Exponential form of a complex number

Recall that \(e\) is a mathematical constant approximately equal to 2.71828. You may have seen the exponential function \(e^x = \exp(x)\) for real numbers. It turns out you can extend the domain and the range of the exponential function to the complex exponential function, and we still retain the properties of the original exponential function, namely: $$\frac{d}{dz} e^z = e^z.$$

What happens when the input to the complex exponential function is imaginary?

Euler’s formula. For real \(\theta\), $$e^{i \theta} = \cos{\theta} + i \sin{\theta}.$$

We will informally prove this formula in the problems. Letting \(\theta=\pi\) gives us Euler’s identity:

Euler’s identity. $$e^{i\pi}+1=0.$$

Because of Euler’s formula, we can express any complex number in exponential form \( r e^{i \theta}\), where \(r\) is the modulus and \(\theta\) is an argument. This is essentially equivalent to polar form.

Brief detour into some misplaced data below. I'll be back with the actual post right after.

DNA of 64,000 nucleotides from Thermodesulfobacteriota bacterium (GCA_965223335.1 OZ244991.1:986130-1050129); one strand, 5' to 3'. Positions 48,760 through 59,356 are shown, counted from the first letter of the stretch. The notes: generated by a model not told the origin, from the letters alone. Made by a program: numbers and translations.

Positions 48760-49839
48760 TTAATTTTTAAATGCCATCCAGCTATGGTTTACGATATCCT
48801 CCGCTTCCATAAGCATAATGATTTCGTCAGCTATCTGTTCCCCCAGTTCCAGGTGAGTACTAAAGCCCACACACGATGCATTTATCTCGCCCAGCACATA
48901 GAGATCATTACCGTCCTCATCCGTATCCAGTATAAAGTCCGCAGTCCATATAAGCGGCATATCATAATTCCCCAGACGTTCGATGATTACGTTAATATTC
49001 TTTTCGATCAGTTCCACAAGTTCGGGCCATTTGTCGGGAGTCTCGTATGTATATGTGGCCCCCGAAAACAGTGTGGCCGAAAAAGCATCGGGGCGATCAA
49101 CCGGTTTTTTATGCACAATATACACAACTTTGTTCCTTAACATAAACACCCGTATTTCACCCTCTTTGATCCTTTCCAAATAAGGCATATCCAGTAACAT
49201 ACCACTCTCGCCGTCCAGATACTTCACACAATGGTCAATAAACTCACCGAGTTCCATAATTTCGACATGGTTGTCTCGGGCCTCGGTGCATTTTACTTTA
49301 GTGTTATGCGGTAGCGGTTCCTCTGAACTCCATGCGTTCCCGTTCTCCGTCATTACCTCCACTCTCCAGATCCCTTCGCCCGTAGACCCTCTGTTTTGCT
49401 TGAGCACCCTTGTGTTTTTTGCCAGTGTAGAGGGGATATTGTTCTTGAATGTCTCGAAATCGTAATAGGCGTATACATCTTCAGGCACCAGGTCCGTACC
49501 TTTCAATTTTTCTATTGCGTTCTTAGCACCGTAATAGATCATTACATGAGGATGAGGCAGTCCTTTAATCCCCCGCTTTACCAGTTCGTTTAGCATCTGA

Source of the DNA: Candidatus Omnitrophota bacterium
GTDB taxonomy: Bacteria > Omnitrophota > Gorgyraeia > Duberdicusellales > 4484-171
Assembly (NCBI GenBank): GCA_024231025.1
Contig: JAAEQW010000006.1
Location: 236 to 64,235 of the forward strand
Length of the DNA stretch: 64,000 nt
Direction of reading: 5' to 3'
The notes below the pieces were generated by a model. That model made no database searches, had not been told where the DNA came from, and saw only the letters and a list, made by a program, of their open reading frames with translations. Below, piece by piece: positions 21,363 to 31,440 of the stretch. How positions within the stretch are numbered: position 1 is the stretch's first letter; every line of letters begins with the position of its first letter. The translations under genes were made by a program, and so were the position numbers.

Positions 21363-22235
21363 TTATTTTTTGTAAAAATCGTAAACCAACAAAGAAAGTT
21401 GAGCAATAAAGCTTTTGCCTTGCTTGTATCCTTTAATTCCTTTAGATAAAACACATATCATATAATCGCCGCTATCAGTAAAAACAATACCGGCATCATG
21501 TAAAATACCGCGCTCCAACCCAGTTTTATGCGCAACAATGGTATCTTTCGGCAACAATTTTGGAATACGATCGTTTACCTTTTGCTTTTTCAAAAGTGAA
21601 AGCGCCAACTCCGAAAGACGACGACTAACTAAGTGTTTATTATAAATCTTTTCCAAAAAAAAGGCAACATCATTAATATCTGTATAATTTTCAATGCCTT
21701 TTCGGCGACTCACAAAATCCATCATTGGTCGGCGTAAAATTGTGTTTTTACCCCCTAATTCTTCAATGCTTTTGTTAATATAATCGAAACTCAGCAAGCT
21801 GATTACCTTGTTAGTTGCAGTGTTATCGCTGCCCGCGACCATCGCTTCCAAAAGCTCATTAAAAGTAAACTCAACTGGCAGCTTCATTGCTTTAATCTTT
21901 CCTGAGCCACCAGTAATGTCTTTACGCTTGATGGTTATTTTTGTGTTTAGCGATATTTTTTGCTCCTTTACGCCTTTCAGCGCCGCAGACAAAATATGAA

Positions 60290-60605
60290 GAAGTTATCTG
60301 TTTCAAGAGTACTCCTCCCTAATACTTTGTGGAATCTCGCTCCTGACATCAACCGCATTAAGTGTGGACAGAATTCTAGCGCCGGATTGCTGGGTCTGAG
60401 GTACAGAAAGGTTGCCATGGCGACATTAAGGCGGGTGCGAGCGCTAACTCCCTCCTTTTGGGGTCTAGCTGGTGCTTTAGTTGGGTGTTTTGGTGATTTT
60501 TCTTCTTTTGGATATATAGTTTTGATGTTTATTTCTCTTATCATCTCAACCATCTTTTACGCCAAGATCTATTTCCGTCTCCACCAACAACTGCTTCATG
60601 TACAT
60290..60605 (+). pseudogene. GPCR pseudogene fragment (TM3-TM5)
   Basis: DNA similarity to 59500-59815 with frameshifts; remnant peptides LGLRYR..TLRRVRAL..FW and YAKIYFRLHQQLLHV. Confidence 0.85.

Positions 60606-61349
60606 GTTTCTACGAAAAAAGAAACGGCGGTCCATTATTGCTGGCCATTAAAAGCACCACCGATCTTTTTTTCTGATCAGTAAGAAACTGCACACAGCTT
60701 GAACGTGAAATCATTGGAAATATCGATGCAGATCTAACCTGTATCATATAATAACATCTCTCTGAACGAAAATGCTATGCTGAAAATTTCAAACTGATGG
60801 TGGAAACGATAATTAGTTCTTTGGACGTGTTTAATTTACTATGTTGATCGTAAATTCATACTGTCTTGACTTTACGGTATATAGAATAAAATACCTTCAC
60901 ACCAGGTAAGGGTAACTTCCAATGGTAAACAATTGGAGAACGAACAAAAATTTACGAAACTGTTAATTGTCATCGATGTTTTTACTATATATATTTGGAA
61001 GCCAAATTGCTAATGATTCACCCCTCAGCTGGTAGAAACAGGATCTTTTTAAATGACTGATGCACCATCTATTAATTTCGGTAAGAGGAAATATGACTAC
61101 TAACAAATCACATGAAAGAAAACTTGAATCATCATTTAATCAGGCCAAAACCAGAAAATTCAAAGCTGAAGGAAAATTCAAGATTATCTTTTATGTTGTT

1. Let \( f(\theta) = \cos{\theta} + i \sin{\theta}\).
    1. Show that \( f'(\theta) / f(\theta) = i\).
    2. By integrating both sides, show that \( f(\theta) = A e^{i \theta} \) for some constant \( A\).
    3. Show that \(f(\theta) = e^{i\theta}\).
  2. Hard. Let \(z = r e^{i\theta}\), where \( -\pi < \theta \le \pi\). We can define \( \text{Log}(z) = \log(r)+ i \theta\).
    1. Evaluate \(\text{Log}(i)\).
    2. Using the change of base formula, show that \(i^i\) is real.